The inputs to release planning include outputs from product planning, such as the product vision, high-level product backlog, and product roadmap. We also need the velocity of the team or teams that will work on the release. For an existing team, we use the team’s known velocity; otherwise, we forecast the team’s velocity during release planning.

One activity that recurs in release planning is to confirm the release constraints of scope, date, and budget and to review them to see if any changes should be made, given the passage of time and what we now know about the product and this release.

Another activity of release planning is product backlog grooming, which includes creating, estimating, and prioritizing more detailed product backlog items from high-level product backlog items. These activities could occur at multiple points in time:

• After product planning but before initial release planning

• As part of the initial release-planning activity

• During each sprint as necessary.

Each release should have a well-defined set of minimum releasable features (MRFs). The initial MRFs for a release might have been defined during envisioning. Even so, during release planning, we always review the MRFs to ensure that they truly do represent the minimum viable product from the customers’ perspective.

During release planning many organizations also produce a sprint map, indicating in which sprint some or many of the product backlog items might be created. A sprint map isn’t intended to project too far into the future. Instead, a sprint map is useful for visualizing the near-term future to help us better manage our team’s own dependencies and resource constraints, as well as coordinate the efforts of multiple collaborating teams.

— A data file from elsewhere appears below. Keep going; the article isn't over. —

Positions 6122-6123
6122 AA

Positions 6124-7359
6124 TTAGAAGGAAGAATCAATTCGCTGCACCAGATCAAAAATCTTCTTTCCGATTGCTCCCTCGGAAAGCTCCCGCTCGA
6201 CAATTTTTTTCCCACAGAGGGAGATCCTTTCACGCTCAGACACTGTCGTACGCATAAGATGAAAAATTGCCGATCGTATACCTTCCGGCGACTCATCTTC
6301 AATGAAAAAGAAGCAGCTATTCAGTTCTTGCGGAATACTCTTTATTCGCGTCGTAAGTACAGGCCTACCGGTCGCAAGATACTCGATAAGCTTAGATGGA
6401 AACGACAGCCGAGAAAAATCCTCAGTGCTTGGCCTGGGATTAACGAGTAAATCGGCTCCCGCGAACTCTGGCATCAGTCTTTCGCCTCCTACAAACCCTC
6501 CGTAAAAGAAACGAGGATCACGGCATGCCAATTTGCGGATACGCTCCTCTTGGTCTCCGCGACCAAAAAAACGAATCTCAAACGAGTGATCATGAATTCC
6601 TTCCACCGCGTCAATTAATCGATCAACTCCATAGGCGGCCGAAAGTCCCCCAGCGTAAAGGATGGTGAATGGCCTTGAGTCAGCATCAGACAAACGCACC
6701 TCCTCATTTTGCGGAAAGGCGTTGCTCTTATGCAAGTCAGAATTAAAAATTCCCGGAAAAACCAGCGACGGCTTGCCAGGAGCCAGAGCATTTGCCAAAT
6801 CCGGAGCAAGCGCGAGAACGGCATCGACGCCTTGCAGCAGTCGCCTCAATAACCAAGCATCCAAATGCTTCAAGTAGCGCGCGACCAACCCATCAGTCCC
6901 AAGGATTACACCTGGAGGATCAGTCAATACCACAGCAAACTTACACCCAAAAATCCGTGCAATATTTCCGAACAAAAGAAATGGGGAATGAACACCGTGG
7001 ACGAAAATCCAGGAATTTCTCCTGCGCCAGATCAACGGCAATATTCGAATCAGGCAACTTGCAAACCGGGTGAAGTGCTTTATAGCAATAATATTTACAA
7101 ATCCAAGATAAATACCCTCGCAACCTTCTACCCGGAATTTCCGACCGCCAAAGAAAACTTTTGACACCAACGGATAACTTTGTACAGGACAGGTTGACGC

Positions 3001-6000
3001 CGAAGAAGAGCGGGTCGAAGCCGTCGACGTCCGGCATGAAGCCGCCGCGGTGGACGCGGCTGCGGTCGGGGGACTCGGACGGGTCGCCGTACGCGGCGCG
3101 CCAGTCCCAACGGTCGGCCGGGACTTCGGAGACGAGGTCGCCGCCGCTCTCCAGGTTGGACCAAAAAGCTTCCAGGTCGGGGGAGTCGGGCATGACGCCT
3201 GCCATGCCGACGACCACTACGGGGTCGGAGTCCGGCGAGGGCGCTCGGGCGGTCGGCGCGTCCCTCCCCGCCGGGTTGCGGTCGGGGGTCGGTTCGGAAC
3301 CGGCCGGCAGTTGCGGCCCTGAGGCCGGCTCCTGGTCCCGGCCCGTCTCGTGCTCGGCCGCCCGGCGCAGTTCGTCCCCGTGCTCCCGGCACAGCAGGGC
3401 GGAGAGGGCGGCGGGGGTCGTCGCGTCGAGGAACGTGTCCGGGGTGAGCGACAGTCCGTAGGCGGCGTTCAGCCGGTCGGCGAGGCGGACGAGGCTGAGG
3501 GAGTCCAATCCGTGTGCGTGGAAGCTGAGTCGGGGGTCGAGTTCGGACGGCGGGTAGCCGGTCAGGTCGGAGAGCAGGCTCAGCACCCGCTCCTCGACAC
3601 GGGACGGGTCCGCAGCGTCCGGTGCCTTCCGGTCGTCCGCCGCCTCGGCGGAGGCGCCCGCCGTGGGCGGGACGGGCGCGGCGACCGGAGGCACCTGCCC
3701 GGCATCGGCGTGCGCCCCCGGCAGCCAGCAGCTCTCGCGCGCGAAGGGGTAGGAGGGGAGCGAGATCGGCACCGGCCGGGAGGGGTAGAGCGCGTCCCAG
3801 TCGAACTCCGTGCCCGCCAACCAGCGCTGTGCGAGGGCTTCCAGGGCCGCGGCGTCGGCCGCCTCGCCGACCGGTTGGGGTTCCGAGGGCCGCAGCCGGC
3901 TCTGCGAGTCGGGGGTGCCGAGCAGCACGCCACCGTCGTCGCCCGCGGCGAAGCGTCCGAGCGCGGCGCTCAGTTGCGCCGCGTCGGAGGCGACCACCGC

The outputs of release planning are collectively referred to as the release plan. The release plan communicates, to the level of accuracy that is reasonable given where we are in the development effort when we will finish, what features we will get, and what the cost will be. This plan also communicates a clear understanding of the desired MRFs for the release. Finally, it frequently will show how some of the product backlog items map to sprints within the release.

Communicating: An important aspect of release planning is communicating progress. Although any highly visible way of communicating progress can be used, most teams use some form of burndown and/or burnup chart as their principal information radiator of release status. Let’s look at how to communicate release status on both fixed-scope and fixed-date releases.

Communicating Progress on a Fixed-Scope Release: On a fixed-scope release we have an idea of the total scope of work we wish to achieve. The goal is to communicate how we are progressing toward completing that work.

Fixed-Scope-Release Burndown Chart: A burndown chart for a fixed-scope release shows the total amount of unfinished work that remains each sprint to achieve the current release goal. In this type of chart, the vertical axis numbers are in the same units we use to size our product backlog items (typically story points or ideal days). The horizontal axis represents sprints

At the end of each sprint, we update this chart to show the total amount of work remaining within the release. The difference between the amount of work remaining at the beginning of a sprint and the work remaining at the end of the sprint represents the sprint velocity. This is plotted as the “Actual” line.

Fixed-Scope-Release Burnup Chart: A burnup chart for a fixed-scope release shows the total amount of work in a release as a goal or target line and our progress each sprint toward achieving that goal. The horizontal and vertical dimensions of the chart are identical to those of the release burndown chart.